A Manifesto for the COO
Over my decades of working with nearly all functions of operations across dozens of organizations, I’ve come to believe that operations is hamstrung from doing their most important work—delivering value—because they don’t have access to reliable, defensible value/cost/risk information when the myriad of decision points arrive. I’m incredibly passionate about helping address this challenge to the point of founding Insights7, but also creating a point-by-point argument for what COO’s need to do their job most effectively. It’s become something of a manifesto that I hope all COO’s will embrace:
- It all starts with company strategy. The most important job of operations is to execute on the strategy. If there is not a clear and effective strategy, then the COO is set up for failure because delivery teams will have no strategic outcomes to rationalize findings, decisions and activities. For COOs in this position, it is critical to compel the CEO to lead the senior leadership team in optimizing the strategy to ensure that it clearly outlines desired strategic outcomes along with delivery constraints.
- Organizations should apply the same or greater level of focus and rigor to value chain management as they do for financial management, organization management and other enterprise systems.
- Organizations must manage operations as a Value Chain that integrates financial and non-financial metrics.
- Organizations must give operations a Value Chain view where every finding, decision and activity is tied to customer and company value outcomes.
- The right information in the right peoples’ hands at the right time translates to value-based insights which increases speed and quality of decisions.
What’s at Stake
For long-term growth and value creation, companies need to focus on more than rearview-mirror financial analysis.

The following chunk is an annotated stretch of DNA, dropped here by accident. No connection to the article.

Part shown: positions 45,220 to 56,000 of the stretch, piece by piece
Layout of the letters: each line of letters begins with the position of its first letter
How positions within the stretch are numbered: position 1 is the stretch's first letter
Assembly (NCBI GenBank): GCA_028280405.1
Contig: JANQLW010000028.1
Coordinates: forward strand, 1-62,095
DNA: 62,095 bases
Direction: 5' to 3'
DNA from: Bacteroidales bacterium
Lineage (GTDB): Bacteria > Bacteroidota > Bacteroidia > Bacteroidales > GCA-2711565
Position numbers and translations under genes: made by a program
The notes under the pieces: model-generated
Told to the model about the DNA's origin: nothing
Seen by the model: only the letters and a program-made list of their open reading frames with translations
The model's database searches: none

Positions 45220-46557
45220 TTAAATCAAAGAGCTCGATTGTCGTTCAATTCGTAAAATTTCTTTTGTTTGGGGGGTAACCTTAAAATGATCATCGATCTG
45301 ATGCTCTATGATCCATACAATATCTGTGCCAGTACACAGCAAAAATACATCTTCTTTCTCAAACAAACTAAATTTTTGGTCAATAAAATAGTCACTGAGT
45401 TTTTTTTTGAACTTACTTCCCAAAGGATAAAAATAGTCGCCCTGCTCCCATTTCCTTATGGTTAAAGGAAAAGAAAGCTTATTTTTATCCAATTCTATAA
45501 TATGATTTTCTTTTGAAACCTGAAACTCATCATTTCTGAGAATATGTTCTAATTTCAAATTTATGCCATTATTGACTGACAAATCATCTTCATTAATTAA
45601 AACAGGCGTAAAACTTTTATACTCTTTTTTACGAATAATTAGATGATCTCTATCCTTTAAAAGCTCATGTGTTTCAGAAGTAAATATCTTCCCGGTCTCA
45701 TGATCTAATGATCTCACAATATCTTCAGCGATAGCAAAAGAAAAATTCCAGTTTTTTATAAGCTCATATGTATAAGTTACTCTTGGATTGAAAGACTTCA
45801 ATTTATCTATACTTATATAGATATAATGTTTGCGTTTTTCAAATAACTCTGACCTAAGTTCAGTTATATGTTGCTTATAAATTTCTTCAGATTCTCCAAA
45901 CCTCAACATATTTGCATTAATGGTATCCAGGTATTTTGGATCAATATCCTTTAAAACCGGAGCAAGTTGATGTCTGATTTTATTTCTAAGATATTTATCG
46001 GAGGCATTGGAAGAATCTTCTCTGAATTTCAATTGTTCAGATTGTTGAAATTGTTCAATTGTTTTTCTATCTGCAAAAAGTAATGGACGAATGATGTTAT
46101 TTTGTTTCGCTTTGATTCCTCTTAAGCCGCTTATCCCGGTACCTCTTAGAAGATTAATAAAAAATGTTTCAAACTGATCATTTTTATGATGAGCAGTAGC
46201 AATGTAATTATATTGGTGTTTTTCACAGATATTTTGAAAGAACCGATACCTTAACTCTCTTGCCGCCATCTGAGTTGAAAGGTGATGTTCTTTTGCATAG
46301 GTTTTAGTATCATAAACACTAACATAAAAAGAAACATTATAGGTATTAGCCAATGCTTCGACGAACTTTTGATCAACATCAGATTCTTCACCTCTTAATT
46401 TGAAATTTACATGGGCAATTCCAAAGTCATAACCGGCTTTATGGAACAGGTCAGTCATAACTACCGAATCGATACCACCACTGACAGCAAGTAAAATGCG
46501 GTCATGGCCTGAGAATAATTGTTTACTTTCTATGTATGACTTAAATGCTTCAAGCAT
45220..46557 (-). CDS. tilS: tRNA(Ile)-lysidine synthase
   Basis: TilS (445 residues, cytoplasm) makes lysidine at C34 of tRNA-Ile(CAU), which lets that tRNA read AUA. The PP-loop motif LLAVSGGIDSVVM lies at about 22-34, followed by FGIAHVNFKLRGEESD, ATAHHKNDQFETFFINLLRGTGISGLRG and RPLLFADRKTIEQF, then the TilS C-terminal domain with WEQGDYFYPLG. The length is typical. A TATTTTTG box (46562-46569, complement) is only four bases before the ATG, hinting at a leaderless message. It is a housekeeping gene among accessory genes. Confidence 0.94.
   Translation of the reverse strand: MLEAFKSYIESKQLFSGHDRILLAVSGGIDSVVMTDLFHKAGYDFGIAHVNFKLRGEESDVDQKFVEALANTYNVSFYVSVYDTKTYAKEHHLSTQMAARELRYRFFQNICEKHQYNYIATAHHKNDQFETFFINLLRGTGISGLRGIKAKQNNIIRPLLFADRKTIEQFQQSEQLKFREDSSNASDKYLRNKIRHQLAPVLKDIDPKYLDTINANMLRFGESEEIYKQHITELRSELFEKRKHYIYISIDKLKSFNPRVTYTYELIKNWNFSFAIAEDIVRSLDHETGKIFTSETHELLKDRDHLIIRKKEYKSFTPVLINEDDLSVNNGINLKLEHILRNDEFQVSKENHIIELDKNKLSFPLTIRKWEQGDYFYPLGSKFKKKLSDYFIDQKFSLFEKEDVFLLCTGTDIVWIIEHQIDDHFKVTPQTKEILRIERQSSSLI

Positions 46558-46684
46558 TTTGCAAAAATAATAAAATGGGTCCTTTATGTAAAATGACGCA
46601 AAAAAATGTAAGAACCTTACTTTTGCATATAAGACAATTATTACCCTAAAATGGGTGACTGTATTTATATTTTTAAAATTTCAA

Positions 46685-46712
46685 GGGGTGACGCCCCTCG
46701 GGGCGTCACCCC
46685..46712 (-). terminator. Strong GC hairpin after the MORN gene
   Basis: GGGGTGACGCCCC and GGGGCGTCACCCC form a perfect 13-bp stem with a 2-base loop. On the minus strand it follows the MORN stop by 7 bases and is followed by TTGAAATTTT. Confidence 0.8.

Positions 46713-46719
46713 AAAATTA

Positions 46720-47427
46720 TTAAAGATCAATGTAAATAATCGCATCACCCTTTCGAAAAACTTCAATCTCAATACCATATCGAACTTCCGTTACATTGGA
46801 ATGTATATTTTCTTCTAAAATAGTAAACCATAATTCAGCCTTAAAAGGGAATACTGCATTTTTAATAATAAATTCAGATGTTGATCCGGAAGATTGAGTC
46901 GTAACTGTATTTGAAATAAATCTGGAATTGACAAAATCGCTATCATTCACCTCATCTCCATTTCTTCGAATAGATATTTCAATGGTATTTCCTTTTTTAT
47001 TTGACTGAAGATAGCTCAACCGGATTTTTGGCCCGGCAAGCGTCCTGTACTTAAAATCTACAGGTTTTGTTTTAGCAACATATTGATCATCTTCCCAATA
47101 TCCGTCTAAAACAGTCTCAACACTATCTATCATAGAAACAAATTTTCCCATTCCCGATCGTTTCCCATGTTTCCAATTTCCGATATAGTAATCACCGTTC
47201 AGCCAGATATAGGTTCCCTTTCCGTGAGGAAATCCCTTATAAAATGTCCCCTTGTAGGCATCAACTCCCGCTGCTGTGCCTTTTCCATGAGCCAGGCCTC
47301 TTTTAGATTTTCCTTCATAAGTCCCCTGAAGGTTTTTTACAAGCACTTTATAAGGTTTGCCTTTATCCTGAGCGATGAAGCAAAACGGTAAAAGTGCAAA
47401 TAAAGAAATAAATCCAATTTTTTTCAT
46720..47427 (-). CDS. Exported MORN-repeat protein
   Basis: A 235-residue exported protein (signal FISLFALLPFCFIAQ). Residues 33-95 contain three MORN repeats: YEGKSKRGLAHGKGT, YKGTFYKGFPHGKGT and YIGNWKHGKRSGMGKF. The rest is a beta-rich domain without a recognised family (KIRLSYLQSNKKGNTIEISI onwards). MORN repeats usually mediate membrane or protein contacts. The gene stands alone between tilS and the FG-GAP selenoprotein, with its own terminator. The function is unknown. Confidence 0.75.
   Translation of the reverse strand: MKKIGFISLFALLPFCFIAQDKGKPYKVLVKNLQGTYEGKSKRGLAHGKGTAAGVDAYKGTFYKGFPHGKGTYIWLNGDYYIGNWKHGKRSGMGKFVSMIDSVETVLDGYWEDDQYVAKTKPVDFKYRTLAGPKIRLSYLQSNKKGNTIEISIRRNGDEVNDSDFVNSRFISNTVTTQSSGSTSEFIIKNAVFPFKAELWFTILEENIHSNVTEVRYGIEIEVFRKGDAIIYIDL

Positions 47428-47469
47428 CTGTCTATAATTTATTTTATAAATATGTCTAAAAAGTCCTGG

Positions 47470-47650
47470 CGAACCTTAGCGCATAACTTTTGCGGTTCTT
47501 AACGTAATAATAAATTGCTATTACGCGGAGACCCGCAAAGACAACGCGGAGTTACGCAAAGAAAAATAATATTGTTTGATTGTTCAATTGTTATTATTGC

The current value model of focusing strictly on shareholder value and quarterly returns is incomplete. In today’s knowledge economy, organizations must accelerate improvement and focus on outcomes, not output, to maximize their long-term value.
Every function in the organization is responsible for delivering value, so it stands to reason that they should be equipped with the right processes, tools, labor resources and service to be successful.
I founded Insights7 with the mission to simplify the process of accelerating long-term growth for companies by maximizing the value of their decisions and investment of company resources. Over the coming months, I’ll be discussing how companies can manage and improve their value. And I’ll be providing insights that will help companies foster the kind of empowered value culture the COO in my story has at her company. My hope is that every organizational leader has the opportunity to continually maximize the value of their company’s capital—and make every night a great night’s sleep.
Mike Hogan, founder and CEO of Insights7, has spent the last 25 years helping organizations optimize their operations to facilitate growth and increase organizational value.